There should be power at the compressor lead. WATCH THE FANS !!!!!!!!!!! They run constantly while the A/C is on. If the fans don't come on and you don't have power to the compressor, there may be a problem in the dash control unit. Bad relay (Porsche undersized the electrical relay component) or a printed circuit board trace failure. Mine had both and a trashed compressor. There are posts on how to repair these problems. If you have a leak, oil will leak out with the usual indication of dirt accumulation on the leak area. Continuing to add gas without oil will starve the compressor and it will become a nice compact boat anchor.
R12 and R134 use different oils that aren't too compatible. Switching refrigerants can be done, but without the proper methods, I wouldn't recommend it. Refrigerant carries the oil thru the system to lubricate the compressor. No gas, no oil= locked up trashed compressor. If you switch to R134, the system should be flushed with R11 to clean out the old oil. Some oil tends to sit at the bottom of the condenser coil (radiator thingy out front of the regular radiator). Yes R12 is ridiculously $$$$$. But not impossible to obtain. Also check online about certification requirements for handling refrigerant.
Given the grief involved in compressor replacement, I would suggest a new unit. O rings are green in color. Drier must be replaced, system evacuated, pressurized (usually with Nitrogen) and checked for leaks. Evacuated and properly charged with refrigerant (measured in grams/ounces) . Any time the system is opened, the possibility for water moisture entering exists. Water will freeze in the expansion vale and block the operation. Also cause corrosion, and the compressor is only designed to pump gas, liquid refrigerant in the compressor will brake the valves. Air is also not a good thing to have in the system. Drier absorbs moisture and filter any debris that may be floating around the system.
Oh, if the compressor pulley clutch has given up the ghost, this would indicate an electrical open or infinite Ohm reading, you will need to replace the entire compressor. The few suppliers I've found charge as much as a new compressor and clutch package. Plus they are a huge huge pain to replace.
Most problems are not impossible to repair, just require the right tools. Multimeter (even cheap will work), gauges, thermometer, scale to weigh refrigerant, vacuum pump or charging equipment, money is helpful and an abundant supply in keeping with 928's needs is important.
It is illegal to discharge refrigerants into the atmosphere. Don't touch the car body while measuring electricity (12 VDC can really hurt in the correct circumstances). Goes with the watch your hands, scarves and shirtsleeves around rotating things disclaimer/ warning. Refridge Oil is nasty in your eyes. Not too great on skin either.Use protection. Remember- HIGH PRESSURE SYSTEM, PROPERLY remove old refrigerant before opening. Enough with the warnings.
Good luck, check electrical first then refrigerant side.
Frank

1990 GT
30+ years Commercial/ Industrial Heating A/C Electronic controls, safety devices and systems
R11, R12, R22, Lithium Bromide, Largest system 22,000 pounds R22 (yes thousands), 350 and 700 HP compressors. 1,000,000+ sq ft of conditioned space.
Lots more, but this is not a resume'.
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Air Conditioning, '88 S4 need infomation! 25 Jul 2016 14:07 #19191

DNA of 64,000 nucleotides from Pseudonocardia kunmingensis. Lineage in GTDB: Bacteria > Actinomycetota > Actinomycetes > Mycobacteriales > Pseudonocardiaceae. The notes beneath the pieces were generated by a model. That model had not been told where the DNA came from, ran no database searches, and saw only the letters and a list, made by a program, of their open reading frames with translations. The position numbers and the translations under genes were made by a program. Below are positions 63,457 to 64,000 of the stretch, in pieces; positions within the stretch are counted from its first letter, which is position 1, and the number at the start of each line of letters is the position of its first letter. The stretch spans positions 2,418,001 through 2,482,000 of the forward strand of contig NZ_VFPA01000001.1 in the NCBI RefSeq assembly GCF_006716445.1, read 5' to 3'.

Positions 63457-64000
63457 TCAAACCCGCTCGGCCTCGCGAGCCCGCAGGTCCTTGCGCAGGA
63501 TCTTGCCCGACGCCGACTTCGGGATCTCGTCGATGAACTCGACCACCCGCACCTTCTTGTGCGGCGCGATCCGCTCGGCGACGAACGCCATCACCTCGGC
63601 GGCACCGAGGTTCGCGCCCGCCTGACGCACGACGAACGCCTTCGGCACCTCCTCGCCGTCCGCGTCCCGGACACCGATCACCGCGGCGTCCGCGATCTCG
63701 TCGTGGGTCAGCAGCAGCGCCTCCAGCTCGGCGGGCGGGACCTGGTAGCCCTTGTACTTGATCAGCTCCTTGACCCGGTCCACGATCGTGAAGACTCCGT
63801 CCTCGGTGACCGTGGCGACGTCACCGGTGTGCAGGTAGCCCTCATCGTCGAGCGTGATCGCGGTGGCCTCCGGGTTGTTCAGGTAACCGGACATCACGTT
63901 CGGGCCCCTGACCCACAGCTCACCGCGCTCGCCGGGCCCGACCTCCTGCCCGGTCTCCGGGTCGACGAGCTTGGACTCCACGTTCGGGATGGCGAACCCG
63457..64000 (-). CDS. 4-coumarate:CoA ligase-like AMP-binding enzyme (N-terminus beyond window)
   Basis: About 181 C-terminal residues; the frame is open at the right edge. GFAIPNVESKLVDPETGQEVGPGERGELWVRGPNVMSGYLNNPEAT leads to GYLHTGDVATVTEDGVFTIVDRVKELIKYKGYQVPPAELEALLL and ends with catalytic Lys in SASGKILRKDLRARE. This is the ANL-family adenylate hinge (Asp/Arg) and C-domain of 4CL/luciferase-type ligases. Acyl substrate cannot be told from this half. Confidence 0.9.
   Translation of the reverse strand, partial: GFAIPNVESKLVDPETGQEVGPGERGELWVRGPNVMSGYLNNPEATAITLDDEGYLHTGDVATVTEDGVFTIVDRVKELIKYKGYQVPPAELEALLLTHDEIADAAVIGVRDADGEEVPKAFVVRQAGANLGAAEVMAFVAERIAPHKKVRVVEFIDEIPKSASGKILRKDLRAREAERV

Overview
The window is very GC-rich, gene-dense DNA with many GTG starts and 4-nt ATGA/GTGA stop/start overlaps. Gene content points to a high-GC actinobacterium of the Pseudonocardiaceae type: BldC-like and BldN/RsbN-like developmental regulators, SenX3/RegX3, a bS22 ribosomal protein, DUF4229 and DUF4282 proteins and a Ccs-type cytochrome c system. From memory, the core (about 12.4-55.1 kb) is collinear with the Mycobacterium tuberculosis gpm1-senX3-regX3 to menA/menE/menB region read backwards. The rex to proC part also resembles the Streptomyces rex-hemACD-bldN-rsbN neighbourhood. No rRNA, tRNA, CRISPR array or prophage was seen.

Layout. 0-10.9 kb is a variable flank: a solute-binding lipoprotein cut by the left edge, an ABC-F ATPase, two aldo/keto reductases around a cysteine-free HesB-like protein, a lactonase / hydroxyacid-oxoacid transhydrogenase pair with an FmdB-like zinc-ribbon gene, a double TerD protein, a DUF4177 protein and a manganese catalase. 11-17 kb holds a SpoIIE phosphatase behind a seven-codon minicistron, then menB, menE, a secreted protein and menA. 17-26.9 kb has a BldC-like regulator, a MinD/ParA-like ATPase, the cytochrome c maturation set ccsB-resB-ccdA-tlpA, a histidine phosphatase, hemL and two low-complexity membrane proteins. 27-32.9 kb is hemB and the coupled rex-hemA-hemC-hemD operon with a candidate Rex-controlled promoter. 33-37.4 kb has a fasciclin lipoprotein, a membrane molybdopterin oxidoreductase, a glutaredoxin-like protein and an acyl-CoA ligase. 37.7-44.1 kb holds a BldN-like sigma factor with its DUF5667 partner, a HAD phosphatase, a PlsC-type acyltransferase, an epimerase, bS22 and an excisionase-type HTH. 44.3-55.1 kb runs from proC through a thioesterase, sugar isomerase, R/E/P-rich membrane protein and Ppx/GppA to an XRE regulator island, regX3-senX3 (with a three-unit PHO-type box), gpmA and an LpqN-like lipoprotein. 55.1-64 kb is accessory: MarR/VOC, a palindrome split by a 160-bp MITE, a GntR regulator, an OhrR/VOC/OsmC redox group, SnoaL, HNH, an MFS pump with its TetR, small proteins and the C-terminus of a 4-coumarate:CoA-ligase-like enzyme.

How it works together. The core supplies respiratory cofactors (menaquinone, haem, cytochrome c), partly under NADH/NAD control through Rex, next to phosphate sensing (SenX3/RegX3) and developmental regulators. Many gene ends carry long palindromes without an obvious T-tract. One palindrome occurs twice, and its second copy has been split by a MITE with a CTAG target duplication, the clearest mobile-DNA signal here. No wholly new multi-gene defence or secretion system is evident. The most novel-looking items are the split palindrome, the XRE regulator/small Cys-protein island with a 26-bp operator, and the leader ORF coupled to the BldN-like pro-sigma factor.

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I'd stick with the R-12 until you can replace all of the O-rings and flush the system.

Hi and Low pressures should be equal with the compressor not running.

Low High-side pressure and high suction pressure can indicate a poorly functioning compressor.

Here's info from the Climate Control folder in the CD Set (Roger at 928Rus has them for sale)

1 bar = 14.5 psi
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Last Edit: 25 Jul 2016 14:10 by billvvOC.
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Air Conditioning, '88 S4 need infomation! 18 Aug 2016 14:09 #19256


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Frank, great detailed information. think i will start diagnosis from scratch using your protocol. i will make no assumptions until verified with data. am prepared to replace hoses, drier, compressor. hope not to need switches, expansion valve, condenser or evaporator.

22 k lb system sounds interesting. thanks a "ton" as they say in HVAC class. very helpful.
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Air Conditioning, '88 S4 need infomation! 18 Aug 2016 15:07 #19257


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I replaced all the O-rings, plus dryer, expansion valves and rear evaporator. I'd say this is a 3-4 in difficulty. Much easier than timing belt, torque tube bearings. Probably on a par with changing the HVAC vacuum system diaphragms. Hardest part was finding the correct O-rings.

Your post-fill pressures indicate a bad compressor. It can't compress enough gas to make liquid, so it pumps gas, with the difference between hi and lo side being the pressure drops in the system. At least that's my take.

The hard part with the 132a changeover is making sure all the old oil is out. The compressor will distribute the oil through the system and you end up with 40% in the compressor, 35% evaporator, 15% condenser, 10% receiver/dryer. You'll have to flush the evaporator and condenser.

Refrigerating oil qty
6E171: 280cc (9.46 oz)
10PA20C: 120cc (4.36) oz

Refrigerant R12
950g or 2.094 lbs
1150g or 2.54 lbs with addit. evaporator in rear compartment

Here's an O-ring diagram I made....

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Last Edit: 18 Aug 2016 15:10 by billvvOC.